U.S. District Court Enters Order Prohibiting Use of Confusing Mark in Canada, Even Though No U.S. Consumers Confused and Plaintiff Held No Registered Canadian Mark

The World in U.S. Courts: Spring 2014 - Intellectual Property (Trademark)

Global Healing Center LP v. National Brands Inc., U.S. District Court for the Southern District of Texas, March 6, 2014

Plaintiff Global Healing Center (GHC) is a leading international manufacturer and distributor of nutritional supplements and "natural health care products." Among its leading brands is Oxy-Powder, which purports to be an "oxygen based colon cleaner." Following GHC’s termination of a manufacture and supply agreement with a defendant, related entities of the defendant (all U.S. companies) began promoting and selling in Canada a competing product called "OxyHealth Powder," which bore a label the court ultimately found confusingly similar to GHC’s label for Oxy-Powder. GHC holds trademark rights for Oxy-Powder in the U.S. but not in Canada.

GHC sued the defendants in U.S. District Court in Houston alleging a variety of claims principally centered on the Lanham Act and trademark infringement. Among other things, it sought an injunction against the defendants’ sale and promotion of OxyHealth Powder in Canada.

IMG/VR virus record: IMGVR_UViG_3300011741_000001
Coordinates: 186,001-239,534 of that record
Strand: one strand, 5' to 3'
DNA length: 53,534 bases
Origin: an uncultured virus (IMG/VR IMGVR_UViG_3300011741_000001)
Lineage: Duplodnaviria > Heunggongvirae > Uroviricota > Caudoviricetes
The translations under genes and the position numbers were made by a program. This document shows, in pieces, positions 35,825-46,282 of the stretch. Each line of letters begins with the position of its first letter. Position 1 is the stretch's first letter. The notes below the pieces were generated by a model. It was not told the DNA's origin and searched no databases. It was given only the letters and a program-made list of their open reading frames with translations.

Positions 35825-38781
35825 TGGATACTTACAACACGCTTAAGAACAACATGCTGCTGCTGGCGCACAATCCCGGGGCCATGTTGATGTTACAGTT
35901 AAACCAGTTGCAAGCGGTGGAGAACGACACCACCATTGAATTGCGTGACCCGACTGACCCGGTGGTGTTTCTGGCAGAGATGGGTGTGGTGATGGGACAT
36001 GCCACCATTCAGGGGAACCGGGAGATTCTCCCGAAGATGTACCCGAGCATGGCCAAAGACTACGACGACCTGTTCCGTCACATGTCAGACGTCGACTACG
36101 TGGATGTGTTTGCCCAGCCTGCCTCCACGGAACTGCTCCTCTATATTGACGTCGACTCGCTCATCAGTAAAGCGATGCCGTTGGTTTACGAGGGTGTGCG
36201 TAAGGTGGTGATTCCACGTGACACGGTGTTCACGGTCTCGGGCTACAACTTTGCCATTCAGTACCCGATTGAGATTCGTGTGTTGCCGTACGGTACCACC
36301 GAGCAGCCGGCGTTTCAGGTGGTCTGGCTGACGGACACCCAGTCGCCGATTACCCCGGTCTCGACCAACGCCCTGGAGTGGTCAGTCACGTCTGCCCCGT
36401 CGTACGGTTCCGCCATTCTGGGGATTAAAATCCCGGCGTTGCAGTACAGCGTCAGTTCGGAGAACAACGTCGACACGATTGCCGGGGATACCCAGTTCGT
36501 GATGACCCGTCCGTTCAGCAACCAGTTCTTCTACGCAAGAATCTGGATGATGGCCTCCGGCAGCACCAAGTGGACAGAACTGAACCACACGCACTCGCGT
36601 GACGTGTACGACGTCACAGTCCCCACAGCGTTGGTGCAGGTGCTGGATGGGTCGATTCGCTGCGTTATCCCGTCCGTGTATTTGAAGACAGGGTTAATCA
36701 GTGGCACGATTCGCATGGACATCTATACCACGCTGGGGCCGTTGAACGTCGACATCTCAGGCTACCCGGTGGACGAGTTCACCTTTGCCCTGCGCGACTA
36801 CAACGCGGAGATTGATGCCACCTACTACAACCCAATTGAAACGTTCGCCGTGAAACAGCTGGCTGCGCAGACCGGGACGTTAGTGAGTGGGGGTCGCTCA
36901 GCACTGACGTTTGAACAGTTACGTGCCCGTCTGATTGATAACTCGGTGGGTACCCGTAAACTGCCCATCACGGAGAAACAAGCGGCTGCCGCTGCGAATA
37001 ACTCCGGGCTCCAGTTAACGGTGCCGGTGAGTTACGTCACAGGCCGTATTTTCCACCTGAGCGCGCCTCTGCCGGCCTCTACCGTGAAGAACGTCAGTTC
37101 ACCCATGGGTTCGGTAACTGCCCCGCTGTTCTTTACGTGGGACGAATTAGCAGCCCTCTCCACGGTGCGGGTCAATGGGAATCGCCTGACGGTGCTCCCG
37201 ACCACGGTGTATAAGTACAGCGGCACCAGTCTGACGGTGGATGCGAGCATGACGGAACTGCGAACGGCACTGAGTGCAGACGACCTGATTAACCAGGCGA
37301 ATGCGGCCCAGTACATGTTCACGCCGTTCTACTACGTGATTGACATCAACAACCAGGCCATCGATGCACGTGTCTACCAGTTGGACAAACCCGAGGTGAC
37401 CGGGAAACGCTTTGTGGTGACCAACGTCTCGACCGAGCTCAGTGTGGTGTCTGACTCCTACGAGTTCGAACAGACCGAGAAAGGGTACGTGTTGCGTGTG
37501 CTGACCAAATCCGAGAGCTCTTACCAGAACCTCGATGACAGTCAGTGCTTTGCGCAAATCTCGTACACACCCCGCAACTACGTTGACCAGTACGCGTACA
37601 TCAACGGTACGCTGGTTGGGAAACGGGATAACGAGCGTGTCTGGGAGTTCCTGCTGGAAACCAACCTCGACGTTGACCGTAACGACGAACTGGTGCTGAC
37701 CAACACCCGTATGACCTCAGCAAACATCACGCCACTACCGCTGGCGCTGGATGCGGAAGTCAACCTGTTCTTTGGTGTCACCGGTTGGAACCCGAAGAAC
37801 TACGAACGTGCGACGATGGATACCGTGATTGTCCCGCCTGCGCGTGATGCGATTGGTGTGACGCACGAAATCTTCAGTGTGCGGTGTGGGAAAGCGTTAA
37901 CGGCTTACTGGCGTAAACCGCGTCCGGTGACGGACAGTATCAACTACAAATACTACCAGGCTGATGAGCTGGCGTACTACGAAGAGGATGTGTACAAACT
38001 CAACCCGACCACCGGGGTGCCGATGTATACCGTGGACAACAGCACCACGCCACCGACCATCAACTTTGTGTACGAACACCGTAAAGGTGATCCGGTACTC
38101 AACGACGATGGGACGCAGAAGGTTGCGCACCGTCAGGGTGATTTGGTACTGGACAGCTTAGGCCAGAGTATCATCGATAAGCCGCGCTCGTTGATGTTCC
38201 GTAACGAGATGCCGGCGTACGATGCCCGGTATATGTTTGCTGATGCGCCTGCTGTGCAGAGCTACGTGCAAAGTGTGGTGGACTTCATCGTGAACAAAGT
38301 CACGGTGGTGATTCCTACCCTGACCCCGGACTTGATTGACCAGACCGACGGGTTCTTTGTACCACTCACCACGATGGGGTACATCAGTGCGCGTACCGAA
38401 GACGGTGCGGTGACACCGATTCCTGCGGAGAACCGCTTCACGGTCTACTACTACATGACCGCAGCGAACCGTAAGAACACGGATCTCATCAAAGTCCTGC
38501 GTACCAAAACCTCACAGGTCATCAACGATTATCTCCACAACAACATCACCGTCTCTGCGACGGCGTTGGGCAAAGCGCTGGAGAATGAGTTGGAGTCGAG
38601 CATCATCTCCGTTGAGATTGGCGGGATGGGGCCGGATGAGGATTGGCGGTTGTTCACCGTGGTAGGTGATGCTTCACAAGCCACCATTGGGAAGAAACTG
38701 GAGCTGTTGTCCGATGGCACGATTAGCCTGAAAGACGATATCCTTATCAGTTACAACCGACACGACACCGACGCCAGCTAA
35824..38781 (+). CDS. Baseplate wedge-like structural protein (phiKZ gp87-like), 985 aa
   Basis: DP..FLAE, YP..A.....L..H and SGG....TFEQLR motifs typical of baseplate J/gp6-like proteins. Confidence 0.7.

The court first established that the substantive requirements of a Lanham Act violation had been satisfied: That GHC owned a valid mark and that the defendants’ actions had created a likelihood of confusion among consumers. Second, the court considered whether the fact that any consumer confusion would exist in Canada, where GHC did not own trademark for its product, was fatal to GHC’s claims. As to this question, the court applied the "Bulova factors" enunciated in a leading New York decision and found that they were satisfied and so jurisdiction would exist: (1) The defendants were U.S. entities; (2) the activities "affected U.S. commerce" (with the court stating that "most of Defendants' infringing activities occurred in the United States including designing the infringing label, printing the labels, affixing the labels, advertising the infringing product, offering to sell the product, selling the product, manufacturing the product, entering into a distribution agreement to sell the product, shipping the product, and receiving payment for the product"); and (3) the defendants did not have superior rights to use the mark in Canada. Of particular note with respect to the second factor, the court concluded that it was irrelevant that U.S. consumers had not been deceived, since U.S. commerce was otherwise implicated.

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